Sustainability is a slippery issue, and at the end of the day, chefs and seafood sellers are left to make decisions that may involve compromise. Here are some of the choices they made recently, as they juggle considerations about what is local and seasonal, with price and demand.
Carl Fantasia of New Deal Seafood, a shop in Cambridge: “We’ve been selling a lot of hake as an alternative [to cod], and customers are very happy with it. Pollock is another one we feature here.’’
Kim Marden of Captain Marden’s Seafood in Wellesley: “Nantucket-based scallops; wild striped bass, not from New England, but from Maryland. And another one is silver hake from the Gulf of Maine; there’s a lot of hake being caught and price is pretty reasonable.’’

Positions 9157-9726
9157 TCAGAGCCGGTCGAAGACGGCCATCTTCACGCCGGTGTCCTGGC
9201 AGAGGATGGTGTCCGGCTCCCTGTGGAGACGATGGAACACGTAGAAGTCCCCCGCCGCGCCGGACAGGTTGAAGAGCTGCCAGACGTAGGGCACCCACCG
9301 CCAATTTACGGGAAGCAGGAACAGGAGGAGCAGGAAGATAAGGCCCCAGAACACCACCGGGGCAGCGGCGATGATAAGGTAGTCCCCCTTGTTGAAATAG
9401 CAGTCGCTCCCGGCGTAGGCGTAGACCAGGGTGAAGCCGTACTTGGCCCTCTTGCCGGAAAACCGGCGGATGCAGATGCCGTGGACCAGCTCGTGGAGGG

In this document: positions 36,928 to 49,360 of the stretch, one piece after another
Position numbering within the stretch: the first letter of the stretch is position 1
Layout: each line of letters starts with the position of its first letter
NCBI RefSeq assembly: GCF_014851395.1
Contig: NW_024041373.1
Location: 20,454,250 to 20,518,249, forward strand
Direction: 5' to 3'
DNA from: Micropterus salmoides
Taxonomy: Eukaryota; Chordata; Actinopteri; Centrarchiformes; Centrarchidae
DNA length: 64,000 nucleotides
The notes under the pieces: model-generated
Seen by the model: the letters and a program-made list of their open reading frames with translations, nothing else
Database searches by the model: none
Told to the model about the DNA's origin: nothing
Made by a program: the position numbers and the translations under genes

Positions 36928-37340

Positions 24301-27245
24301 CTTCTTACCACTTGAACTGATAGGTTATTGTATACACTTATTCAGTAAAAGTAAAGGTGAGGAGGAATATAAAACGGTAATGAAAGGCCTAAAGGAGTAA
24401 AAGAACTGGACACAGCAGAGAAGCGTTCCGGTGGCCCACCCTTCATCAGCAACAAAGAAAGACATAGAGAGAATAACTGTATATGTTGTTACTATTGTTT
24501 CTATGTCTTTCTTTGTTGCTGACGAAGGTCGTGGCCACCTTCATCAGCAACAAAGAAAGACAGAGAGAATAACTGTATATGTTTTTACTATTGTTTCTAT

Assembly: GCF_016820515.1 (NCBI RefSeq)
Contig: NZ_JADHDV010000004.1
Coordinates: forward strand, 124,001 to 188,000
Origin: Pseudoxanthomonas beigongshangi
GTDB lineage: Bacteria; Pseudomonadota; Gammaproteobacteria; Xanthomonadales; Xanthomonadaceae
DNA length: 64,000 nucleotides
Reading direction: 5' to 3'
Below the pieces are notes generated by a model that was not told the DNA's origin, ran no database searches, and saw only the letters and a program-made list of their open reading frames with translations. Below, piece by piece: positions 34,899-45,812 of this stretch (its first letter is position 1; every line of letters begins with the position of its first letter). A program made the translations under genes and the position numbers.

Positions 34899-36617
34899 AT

Tony Maws, chef and owner of Craigie on Main in Cambridge: “Today, I’m looking at oysters, from Maine, octopus from Spain, smelts from Nova Scotia - not Maine because it’s too warm - black bass from Maryland, organic arctic char from Iceland. On the tasting menu, Nantucket scallops and Tasmanian sea trout from New Zealand.’’
Steve Johnson, chef and owner of Rendezvous in Cambridge: “PEI [Prince Edward Island] mussels. Oysters from all over the place, squid, mackerel.’’
Michael Serpa, chef of Neptune Oyster: “Obviously oysters and clams, both excellent choices that are sustainable and good for the environment. The guys from Duxbury, at Island Creek Oysters, drive them up every day on the truck.’’
Michael Scelfo, executive chef of Russell House Tavern in Cambridge: “I go with Trace and Trust [a Rhode Island company working to make seafood sourcing more transparent]. If they have tilefish this week, that’s what I’ll serve. Last week they only had fluke, so I sold fluke.’’